Thursday, January 19, 2017

Can This Amazingly Simple Mind Exercise Really Make You As Sharp As You Were In Your 20s?

Brain Stimulator Method

=> You may find this Shocking, but a 104 year old retired Neuroscientist has developed a sequence of simple "mind twisting exercises" that have been proven to profoundly improve your mental capabilities.

=> Long lost memories, like when you met your first lover, return with pristine clarity, as if it just happened...

=> And all it takes is just a couple minutes each day for only 14 days, and you can re-program the way your brain works, forever.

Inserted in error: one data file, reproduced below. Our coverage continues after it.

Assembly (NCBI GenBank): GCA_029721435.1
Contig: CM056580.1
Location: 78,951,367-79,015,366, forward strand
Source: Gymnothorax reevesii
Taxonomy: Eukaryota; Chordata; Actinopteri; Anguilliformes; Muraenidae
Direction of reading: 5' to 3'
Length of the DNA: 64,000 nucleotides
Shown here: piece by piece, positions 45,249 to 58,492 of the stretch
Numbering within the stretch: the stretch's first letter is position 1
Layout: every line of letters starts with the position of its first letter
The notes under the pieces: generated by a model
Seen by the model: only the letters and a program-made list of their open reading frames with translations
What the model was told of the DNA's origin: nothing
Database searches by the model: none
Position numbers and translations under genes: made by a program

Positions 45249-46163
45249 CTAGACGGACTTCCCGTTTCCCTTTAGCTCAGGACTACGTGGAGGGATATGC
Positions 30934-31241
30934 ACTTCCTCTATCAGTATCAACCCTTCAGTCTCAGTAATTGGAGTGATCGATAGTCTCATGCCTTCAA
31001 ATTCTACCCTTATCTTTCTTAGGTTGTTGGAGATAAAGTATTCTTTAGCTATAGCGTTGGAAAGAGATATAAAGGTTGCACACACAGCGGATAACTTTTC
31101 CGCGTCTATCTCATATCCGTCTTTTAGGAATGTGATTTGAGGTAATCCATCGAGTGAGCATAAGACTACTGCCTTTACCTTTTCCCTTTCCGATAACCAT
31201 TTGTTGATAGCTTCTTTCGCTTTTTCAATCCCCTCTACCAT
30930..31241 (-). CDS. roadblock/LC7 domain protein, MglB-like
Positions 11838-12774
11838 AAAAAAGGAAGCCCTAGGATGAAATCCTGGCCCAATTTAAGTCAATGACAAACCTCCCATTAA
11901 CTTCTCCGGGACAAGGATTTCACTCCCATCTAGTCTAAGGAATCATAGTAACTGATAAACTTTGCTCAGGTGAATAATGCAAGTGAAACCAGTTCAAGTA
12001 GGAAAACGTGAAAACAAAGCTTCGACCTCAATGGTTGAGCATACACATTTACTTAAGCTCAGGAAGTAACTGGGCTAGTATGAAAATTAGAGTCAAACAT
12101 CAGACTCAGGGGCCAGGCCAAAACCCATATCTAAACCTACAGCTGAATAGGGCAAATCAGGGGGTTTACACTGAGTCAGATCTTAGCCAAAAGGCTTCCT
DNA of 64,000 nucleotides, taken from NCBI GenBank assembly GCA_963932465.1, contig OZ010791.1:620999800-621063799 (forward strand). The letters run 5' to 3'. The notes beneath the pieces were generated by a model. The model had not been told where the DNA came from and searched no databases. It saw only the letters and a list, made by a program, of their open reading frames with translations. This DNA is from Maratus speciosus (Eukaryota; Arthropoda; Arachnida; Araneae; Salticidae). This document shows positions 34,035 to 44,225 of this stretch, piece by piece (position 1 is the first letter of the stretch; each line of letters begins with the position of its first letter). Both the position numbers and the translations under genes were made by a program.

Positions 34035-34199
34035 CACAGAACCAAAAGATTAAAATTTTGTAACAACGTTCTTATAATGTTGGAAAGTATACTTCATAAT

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The word deer was originally in meaning, but became more specific over time. In Middle English, der glish period, around 1500. However, all modern Germanic languages save English and Scots retain the more general sense: for example, German Tier, Alemannic Diere or Tiere, Pennsylvania Dutch Gedier, Dutch dier, Afrikaans dier, Limburgish diere, Norwegian dyr, Swedish djur, Danish dyr, Icelandic dýr, Faroese dýr, West Frisian dier, and North Frisian diarten, all of which mean animal. (However, contrary to south European languages, Dama in Latin and daim in French mean fallow deer only). For most types of deer in modern English usage, the male is a buck and the female is termed a doe, but the terms vary with dialect, and especially according to the size of the species. For many larger deer, the male is termed a stag, while for other larger deer the same words are used as for cattle: bull and cow. The male red deer is a hart, especially if more than five years old, and the female is a hind, especially if three or more years old; both terms can also be used for any species of deer, and were widely so used in the past. Terms for young deer vary similarly, with those of the smallest species being a fawn and of the largest species calf; young of the smallest kinds may be a kid. A castrated male deer is a havier. A group of deer of any kind is a herd. The of relation pertaining to deer is cervine; like the family name Cervidae, this is from Latin: cervus, meaning deer.


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